With most of the Jews deported and the few remaining Jews being exploited financially, the rulers of Southern Italy turned their hatred to the Jews that converted to Christianity but may have secretly still observed Jewish customs. The Marranos, or secret Jews, were subject to new inquisition. Despite religious purity measures, practicality and tolerance also had their place. In 1513, many Christians of Jewish stock (Neofiti) were allowed to stay. In 1515 the Neofiti were also expelled. In Calabria and Apulia, New Christians were living as Jews and maintaining semi-public synagogues. By 1520, the continued absence of most Jews, hurt the economy for everyone. The Jewish moneylenders were replaced by Christian lenders who charged a much higher interest rate on loans.  Consequently, there was a relaxation of the rules against Jewish lenders. Jews were also allowed back for annual fairs. Unfortunately, the relative tolerance of Jews only lasted another two decades.

In the 1540’s, the Roman Church wanted to stamp out all heresy and reform movements. In the Pope’s eyes, the Jews appeared to be the allies of the Protestants. Starting in Italian cities, Jewish communities were confined to ghettos which were a place of depravation and isolation. The xenophobic practice of banishing Jews to clearly defined ghetto areas quickly spread throughout Italy, then throughout the rest of Christian Europe.

In May 1541, an edict to banish all Jews was issued. By November 1541, all Jewish families left including the Varsano family.  The Abrabanels went to Ferrara while other families went to Rome, the Papal States, central and northern Italy, and Palestine. Some of these fleeing families were desperately sailing on the Medditarrian Sea looking for safety, but they would be intercepted by Ragusar pirates and taken prisoner in Marseilles. The remaining members of the extended Varsano family living in Southern Italy, if any, relocated to the Ottoman Empire. It is believed that they first settled in the port city of Salonica. Other Jewish families from Puglia migrated to Istanbul, Edirne, Salonica, Arta, Valona, and Corfu, where they founded separate Pugliese dialect and customs. Some of those living on the Adriatic Coast had been in contact with the Venetian Republic. The wealthier ones moved to Venice or to the Venetian  Islands. Corfu was another favorite destination because of its geographical closeness to Apulia and its close ties to Venice. Calabrian Christians suffered from loss of Jews for centuries, where the impoverished still feel effects today. Continue to the Ottoman Empire.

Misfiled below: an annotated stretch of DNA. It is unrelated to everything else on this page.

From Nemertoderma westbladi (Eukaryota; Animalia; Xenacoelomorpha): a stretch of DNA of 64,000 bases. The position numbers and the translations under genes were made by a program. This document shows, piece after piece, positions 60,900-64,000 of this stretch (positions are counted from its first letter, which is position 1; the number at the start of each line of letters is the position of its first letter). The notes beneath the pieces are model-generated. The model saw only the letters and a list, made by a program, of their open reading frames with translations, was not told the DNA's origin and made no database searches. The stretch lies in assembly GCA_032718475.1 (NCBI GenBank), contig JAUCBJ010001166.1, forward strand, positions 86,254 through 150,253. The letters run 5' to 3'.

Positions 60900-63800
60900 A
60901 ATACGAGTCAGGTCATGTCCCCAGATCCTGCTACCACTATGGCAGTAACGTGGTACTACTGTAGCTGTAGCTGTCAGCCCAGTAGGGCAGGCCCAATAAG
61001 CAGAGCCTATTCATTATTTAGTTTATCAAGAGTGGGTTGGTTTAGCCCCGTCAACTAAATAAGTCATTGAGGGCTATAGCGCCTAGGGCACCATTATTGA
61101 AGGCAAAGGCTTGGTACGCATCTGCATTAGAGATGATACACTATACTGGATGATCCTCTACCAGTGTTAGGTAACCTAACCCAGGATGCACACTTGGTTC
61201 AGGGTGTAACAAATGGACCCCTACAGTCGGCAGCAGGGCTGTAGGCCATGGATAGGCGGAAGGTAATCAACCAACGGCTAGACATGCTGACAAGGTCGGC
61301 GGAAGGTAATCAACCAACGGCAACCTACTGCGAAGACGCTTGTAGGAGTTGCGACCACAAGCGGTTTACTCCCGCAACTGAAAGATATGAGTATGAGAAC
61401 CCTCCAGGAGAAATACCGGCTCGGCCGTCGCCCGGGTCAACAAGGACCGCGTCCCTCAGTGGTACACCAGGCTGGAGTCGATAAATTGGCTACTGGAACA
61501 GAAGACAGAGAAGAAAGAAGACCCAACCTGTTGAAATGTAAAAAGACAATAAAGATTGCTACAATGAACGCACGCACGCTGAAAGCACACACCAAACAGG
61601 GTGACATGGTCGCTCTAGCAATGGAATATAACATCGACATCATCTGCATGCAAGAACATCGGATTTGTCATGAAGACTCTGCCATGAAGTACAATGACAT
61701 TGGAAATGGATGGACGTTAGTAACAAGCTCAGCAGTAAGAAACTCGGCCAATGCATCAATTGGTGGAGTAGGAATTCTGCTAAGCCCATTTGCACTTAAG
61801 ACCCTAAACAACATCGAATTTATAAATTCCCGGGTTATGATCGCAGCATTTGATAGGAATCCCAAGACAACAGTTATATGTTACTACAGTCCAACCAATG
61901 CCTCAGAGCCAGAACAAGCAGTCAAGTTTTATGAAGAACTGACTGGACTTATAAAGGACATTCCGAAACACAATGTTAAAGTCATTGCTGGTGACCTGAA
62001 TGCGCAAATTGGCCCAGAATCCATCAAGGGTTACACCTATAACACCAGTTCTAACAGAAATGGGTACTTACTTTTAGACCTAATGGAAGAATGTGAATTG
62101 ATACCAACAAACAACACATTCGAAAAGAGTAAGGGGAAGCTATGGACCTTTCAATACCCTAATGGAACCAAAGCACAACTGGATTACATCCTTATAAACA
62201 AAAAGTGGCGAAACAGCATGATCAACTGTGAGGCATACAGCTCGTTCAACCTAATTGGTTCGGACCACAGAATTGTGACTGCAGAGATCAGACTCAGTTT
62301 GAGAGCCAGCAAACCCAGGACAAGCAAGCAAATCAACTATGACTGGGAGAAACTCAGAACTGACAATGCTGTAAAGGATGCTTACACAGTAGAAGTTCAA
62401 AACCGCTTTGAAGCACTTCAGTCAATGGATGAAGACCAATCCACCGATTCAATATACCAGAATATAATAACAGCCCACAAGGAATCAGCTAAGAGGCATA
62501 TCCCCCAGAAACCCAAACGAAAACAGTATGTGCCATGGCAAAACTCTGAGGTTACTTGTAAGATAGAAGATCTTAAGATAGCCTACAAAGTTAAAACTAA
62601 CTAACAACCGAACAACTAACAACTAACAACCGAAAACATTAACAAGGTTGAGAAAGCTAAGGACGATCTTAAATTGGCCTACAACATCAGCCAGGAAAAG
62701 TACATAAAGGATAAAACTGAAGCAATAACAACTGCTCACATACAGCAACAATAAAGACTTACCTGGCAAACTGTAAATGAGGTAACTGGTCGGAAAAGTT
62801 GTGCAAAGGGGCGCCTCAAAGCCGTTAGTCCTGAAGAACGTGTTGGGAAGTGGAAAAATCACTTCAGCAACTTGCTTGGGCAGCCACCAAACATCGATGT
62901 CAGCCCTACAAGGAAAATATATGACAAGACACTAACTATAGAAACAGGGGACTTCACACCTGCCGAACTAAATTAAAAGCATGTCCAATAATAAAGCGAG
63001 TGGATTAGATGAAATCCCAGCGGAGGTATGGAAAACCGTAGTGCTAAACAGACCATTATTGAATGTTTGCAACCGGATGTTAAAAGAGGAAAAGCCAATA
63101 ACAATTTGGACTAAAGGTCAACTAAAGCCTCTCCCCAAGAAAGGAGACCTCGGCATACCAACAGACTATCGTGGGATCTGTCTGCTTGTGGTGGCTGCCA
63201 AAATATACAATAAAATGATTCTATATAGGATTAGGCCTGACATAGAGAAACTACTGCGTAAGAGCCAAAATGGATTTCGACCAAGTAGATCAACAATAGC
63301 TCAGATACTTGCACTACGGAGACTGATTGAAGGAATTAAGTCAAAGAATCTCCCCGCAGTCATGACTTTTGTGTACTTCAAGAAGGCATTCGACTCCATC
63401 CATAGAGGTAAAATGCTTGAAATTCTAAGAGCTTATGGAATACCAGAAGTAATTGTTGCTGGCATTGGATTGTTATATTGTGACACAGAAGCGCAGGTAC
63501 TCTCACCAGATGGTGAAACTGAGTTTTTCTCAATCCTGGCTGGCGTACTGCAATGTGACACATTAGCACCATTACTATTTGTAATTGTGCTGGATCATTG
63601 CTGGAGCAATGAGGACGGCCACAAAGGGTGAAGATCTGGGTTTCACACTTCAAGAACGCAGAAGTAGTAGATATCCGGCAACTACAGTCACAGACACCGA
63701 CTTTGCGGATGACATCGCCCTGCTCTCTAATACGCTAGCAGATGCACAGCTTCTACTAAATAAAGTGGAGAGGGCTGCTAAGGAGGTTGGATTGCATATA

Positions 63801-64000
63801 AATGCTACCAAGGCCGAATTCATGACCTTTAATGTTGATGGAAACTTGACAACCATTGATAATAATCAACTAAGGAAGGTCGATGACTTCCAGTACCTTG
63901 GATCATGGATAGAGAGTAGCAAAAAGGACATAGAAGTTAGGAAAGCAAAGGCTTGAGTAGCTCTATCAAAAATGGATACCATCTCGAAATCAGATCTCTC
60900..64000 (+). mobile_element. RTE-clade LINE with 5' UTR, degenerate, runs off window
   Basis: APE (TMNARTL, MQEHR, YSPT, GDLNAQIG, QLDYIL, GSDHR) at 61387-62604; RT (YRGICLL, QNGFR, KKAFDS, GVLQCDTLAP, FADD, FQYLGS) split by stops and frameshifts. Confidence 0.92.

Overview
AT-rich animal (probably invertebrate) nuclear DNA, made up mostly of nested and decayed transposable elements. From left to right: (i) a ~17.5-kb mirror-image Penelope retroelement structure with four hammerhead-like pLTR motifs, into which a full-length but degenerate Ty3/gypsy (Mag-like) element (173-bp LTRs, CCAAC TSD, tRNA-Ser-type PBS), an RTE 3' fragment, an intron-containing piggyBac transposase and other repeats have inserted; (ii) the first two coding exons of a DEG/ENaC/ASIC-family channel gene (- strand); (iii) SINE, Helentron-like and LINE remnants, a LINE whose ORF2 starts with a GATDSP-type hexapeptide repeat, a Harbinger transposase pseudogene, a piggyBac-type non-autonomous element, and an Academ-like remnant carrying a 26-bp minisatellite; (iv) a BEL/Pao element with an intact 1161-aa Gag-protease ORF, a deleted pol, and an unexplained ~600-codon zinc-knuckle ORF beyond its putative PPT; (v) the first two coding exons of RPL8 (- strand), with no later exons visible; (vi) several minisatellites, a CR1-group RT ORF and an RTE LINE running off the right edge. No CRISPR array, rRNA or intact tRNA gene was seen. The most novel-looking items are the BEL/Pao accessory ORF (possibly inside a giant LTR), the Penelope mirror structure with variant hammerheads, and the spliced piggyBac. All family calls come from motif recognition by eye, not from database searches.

Northern Italy: 16th Century to 19th Century

Some Jewish families that fled Spain in the 15th Century moved to Northern Italy and a few families founded safety in the north after the 1541 expulsion decree in Naples. Since 1583, there is documentation of Jews in the Livorno region, mostly around the city of Pisa. There is also evidence of a back and forth across the Adriatic Sea with the Ottoman Empire. The Medici family, led by Fernando de’ Medici in 1593, the Grand Duke of Tuscany, allowed new immigrants to live in Livorno. Many Jews took advantage of this opportunity and enjoyed the rights and privileges of the citizens. In 1603, a synagogue was built in Pisa while the Jewish community became an official autonomous group.

The rabbinate of Livorno were well-regarded and had a close relationship with the Sephardic community of Amsterdam and London. A collection of Jewish religious books printed in Amsterdam and Livorno in the 17th and 18th Centuries was recently for sale at auction. One of the collections refers to Ovadia Varsano as “presumably, the author of Chazon Ovadia, Salonika 1775.” Although there is reference to Salonika in the Ottoman Empire in 1775, the book signed by Ovadia Varsano is Chiddushei HaRitva, on tractates Eruvin, Taanit and Moed Katan printed in Amsterdam in 1729. Although the evidence is scant, it seems to imply that at least some members of the Varsano family lived in Livorno, the Ottoman Empire, and Amsterdam at various points during their lives in the 16th to 18th Centuries.